Indian officials say they have successfully tested a long-range ballistic missile capable of delivering a warhead to Beijing or other major Chinese cities.
Indian Prime Minister Manmohan Singh congratulated the country's scientists and hailed the successful test of the Agni-V missile.
"The successful launch of Agni-V missile is a tribute to the sophistication and commitment to national causes on the part of India's scientific technological community," Singh said.
Test director S.P. Das said the test "met all the mission objectives," and Indian Defense Minister A.K. Antony described the launch as "immaculate."
The Agni-V was launched early on April 19 from Wheeler Island off India's east coast.
The original Agni-I nuclear-capable missile was designed in the 1980s with a range of about 700 kilometers. In November 2011, India tested the Agni-IV, with a range of 3,500 kilometers.
With the latest test, India moves closer to joining Britain, China, France, Russia, and the United States as the only states possessing intercontential missile technology.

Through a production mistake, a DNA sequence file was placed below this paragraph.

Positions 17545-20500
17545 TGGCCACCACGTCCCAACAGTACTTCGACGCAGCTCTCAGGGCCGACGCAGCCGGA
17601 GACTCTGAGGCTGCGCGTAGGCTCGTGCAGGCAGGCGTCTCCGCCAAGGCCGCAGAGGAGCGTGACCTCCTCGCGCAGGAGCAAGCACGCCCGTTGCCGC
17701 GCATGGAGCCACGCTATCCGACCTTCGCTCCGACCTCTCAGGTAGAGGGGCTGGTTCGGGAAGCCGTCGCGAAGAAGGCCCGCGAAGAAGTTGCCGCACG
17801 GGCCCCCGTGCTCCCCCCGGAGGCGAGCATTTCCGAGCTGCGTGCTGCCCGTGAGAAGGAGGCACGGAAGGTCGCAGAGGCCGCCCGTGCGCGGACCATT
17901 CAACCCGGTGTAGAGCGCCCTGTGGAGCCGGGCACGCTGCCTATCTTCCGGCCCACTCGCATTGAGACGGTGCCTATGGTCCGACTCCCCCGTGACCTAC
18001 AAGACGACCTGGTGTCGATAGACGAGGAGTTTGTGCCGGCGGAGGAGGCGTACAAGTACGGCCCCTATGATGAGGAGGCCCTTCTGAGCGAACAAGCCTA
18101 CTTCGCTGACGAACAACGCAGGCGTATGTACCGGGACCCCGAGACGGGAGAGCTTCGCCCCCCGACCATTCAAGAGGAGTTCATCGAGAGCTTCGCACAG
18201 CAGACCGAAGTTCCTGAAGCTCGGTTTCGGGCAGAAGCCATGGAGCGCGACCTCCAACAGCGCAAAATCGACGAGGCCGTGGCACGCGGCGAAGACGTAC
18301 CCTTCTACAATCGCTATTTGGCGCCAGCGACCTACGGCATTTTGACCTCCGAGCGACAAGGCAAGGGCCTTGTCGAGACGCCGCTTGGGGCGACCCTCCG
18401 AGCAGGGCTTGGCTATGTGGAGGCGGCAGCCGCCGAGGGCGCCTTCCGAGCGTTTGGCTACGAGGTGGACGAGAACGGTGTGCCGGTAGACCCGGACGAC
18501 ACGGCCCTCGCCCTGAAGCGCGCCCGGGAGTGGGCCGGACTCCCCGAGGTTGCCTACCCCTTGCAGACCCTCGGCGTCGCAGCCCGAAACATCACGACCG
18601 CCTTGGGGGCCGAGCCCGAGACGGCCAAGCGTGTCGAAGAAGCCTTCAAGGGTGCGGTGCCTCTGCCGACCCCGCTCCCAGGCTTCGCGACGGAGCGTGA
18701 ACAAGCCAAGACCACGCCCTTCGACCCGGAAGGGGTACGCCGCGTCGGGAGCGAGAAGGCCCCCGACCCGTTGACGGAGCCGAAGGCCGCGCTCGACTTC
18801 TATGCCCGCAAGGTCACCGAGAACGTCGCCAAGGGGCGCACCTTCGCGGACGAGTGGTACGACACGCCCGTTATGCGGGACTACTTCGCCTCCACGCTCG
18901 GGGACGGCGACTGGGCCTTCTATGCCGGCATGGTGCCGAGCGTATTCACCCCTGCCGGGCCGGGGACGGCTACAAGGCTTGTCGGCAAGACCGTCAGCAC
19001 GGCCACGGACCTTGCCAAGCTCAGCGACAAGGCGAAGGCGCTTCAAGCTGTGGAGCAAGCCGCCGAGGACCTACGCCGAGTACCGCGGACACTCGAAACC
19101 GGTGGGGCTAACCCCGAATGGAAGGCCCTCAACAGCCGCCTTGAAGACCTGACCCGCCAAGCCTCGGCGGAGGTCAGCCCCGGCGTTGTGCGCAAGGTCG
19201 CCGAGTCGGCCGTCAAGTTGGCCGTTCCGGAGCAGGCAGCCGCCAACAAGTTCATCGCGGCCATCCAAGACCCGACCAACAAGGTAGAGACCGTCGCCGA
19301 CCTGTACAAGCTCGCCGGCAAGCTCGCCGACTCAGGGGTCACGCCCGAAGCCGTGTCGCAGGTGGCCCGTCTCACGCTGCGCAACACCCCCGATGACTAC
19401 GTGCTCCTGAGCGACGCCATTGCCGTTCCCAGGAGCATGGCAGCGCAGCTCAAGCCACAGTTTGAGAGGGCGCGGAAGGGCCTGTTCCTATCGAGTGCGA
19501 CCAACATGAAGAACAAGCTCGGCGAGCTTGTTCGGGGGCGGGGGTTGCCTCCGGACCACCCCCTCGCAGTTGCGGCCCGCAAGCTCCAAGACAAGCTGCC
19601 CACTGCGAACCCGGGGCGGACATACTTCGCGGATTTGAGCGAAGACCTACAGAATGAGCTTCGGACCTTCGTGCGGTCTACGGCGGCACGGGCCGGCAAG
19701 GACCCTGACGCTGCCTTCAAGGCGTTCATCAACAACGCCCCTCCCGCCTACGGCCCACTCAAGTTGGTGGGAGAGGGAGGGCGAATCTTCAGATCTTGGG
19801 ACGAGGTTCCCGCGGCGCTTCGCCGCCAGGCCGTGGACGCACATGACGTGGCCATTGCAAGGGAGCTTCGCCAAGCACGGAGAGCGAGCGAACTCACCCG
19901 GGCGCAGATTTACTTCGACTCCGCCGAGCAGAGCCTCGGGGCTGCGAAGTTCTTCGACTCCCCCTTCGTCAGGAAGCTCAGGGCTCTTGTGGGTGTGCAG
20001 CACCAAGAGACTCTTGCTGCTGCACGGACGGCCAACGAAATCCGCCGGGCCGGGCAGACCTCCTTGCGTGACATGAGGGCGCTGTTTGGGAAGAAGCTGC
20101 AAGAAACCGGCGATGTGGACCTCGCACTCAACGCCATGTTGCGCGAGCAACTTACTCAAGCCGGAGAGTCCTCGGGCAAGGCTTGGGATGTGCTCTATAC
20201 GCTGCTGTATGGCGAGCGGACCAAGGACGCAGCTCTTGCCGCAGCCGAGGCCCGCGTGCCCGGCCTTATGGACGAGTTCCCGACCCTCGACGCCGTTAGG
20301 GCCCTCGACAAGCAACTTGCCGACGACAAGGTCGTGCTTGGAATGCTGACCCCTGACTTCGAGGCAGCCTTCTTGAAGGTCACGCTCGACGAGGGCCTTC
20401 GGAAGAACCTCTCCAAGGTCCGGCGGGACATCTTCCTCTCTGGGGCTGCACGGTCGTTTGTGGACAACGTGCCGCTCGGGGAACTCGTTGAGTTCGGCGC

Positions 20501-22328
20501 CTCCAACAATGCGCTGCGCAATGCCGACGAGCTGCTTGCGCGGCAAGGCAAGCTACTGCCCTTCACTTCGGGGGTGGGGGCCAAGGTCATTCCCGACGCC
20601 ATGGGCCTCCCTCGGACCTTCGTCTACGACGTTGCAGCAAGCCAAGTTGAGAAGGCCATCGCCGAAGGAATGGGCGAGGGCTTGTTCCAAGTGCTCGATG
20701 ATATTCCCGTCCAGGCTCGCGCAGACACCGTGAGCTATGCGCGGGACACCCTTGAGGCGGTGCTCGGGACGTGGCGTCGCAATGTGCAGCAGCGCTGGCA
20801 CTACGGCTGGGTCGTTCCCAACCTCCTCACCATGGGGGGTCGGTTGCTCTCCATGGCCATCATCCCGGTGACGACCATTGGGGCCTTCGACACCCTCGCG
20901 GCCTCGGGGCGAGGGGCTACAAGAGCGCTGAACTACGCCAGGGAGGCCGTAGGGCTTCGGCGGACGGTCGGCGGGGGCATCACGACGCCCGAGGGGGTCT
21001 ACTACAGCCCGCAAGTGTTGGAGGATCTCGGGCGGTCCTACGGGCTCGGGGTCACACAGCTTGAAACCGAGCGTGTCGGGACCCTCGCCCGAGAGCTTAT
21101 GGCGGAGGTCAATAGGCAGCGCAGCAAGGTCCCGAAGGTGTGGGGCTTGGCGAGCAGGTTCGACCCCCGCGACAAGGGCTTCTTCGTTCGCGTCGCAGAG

The Agni-V represents a new stage in the growing Asian rivalry between India and China. C. Raja Mohan is a senior fellow at the Center for Policy Research, an independent policy think tank in New Delhi.
"Unlike China, which has had long-range missiles for a long time, India did not have a missile that was capable of hitting major targets in China," Mohan said. "Now, with this missile, it should be able to reach China's eastern seaport. For the first time now, India has a deterrent capability vis-à-vis China."
India says its missile program is aimed at building a credible deterrent. The country has an official "no-first-use" policy on nuclear weapons.
Based on reporting by AP, AFP, Reuters, CNN, and dpa